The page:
Todd Cherches: I talk about it in three words, and they rhyme. Attention, comprehension, and retention. So when you use visual imagery or language, it captures people’s attention because it gets them to focus. So if I’m showing you something visually, you’re not going to be looking at your phone, you’re not going to be distracted by other things, hopefully. So we have your attention. Secondly, comprehension, if I show you something visually, let’s say a map or a diagram or my company’s org chart, you’ll understand it because you’re absorbing it visually. And retention, the science shows that we just, in terms of memory and recall, visuals triumph over all the other senses. I’m not going to get into all the brain science, because there are people who are far more skilled in that than I am.
Pam Harper: We’ll dig deeper in that, in the next segment.
Todd Cherches: Yeah, there’s a whole field, the neuroscience of leadership. But basically, there’s two theories I just want to mention, just very simply. One is the picture superiority effect, which has proven that when you have pictures and texts, pictures are superior to text, in terms of understanding and recall.
Todd Cherches: And the other one is called dual coding theory, which means that when you access both the left and the right side of your brain, you’re double encoding the information. So again, it solidifies it, in terms of your understanding and in terms of your memory. So those are just a little science behind the magic of visual thinking.
Scott Harper: Right. When you have emotion involved with a concept, it absolutely makes it stickier.
Todd Cherches: Right. Which is more emotional, a spreadsheet or a picture of faces and human feelings? So, that’s a great point.
Pam Harper: Right. I think that one of the things we’re seeing is some of that theory coming out in TEd talks, for instance, you see a lot more TED talks where there are pictures, photos and very emotionally compelling images. So that would go to what you’re saying, right?
Todd Cherches: Yeah. A couple of examples. One, the classic is Steve Jobs, when he introduced the iPod. He held up this little device. He could have said, “This device holds five gigabytes of data,” and anyone who’s not a technology person would be like, who cares? But instead, he said, “This little device will hold a thousand songs in your pocket.” So if you could say, wow, my entire CD collection can fit on that little device. That’s amazing. That’s a lot more exciting, compelling, and emotionally engaging than the number of gigs of data that thing holds.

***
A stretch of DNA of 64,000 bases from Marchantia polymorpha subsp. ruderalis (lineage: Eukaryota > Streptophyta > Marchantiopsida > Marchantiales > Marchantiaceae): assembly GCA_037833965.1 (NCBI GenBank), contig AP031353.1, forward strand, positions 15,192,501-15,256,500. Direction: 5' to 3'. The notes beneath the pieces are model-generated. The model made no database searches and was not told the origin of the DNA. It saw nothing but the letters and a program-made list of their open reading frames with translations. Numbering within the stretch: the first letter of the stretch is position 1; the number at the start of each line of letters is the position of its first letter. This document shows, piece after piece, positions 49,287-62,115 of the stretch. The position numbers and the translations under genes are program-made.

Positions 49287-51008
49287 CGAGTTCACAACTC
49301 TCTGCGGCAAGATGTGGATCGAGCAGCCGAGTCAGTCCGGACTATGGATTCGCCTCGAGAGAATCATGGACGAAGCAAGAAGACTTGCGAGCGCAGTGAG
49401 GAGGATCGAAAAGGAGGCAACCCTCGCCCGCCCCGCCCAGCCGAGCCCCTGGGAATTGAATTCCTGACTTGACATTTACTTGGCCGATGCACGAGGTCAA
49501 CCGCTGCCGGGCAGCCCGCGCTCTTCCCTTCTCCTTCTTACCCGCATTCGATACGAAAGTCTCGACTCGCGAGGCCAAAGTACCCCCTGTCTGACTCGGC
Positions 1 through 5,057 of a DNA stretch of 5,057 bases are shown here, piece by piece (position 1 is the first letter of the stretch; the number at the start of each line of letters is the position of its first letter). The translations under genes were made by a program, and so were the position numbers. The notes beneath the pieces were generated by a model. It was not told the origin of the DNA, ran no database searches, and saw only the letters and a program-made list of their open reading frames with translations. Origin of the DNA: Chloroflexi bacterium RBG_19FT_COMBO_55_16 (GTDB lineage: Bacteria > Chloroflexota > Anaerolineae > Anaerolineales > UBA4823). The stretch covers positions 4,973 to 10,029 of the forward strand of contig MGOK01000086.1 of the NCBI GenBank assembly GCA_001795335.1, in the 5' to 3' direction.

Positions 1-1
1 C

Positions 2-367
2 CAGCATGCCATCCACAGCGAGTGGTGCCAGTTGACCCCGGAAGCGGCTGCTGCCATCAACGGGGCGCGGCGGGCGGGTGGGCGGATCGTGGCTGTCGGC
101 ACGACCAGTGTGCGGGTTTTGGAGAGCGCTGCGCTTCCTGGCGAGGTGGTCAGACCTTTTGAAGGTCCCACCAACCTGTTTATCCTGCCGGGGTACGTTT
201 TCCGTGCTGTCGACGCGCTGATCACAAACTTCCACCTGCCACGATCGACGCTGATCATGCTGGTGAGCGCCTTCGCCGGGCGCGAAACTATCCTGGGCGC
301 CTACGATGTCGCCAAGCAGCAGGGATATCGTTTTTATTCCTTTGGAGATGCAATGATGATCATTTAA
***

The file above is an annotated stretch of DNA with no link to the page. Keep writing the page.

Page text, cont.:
Pam Harper: So, when you can see it, then you can begin to do something with that image and start bringing it to life.
Todd Cherches: Exactly.
Pam Harper: We’re going to take a quick break. And when we come back, we’ll dig deeper with Todd Cherches, author of VisuaLeadership, on how leaders can put visual thinking to work, to build, understanding, and commitment. Stay with us.
Chris Curran: This is Growth Igniters Radio with Pam Harper and Scott Harper. We’re brought to you by Business Advancement Inc. And as always, we focus on enabling visionary C-suite leaders to accelerate momentum for game-changing innovation, transformation, and growth.
Chris Curran: Now, Pam, neuroscientists tell us that when we’re in crises or high-pressure situation like we are now, it’s natural for our brains to go back to tacit knowledge and tried and true ways of dealing with similar situations. But in uncertain times like these, this can really present a challenge to visionary leaders.
Pam Harper: That’s right. While relying on familiar solutions can work in a stable environment, it just doesn’t work when we’re in the uncharted territory of today, and the rules no longer apply. That’s where we come in as strategic growth advisors. Our clients have told us that we’ve helped them to gain clarity, frame their challenges so they can make new, more powerful decisions, and most importantly, take new actions that have led to game-changing results. You can learn more by reading our success stories and testimonials on businessadvance.com.
Pam Harper: Welcome back to Growth Igniters Radio with Pam Harper — that’s me — and Scott Harper. Scott and I are talking today with Todd Cherches, author of VisuaLeadership, about using visual thinking to create more powerful communication and connection. Todd, how can people find out more about you and your work?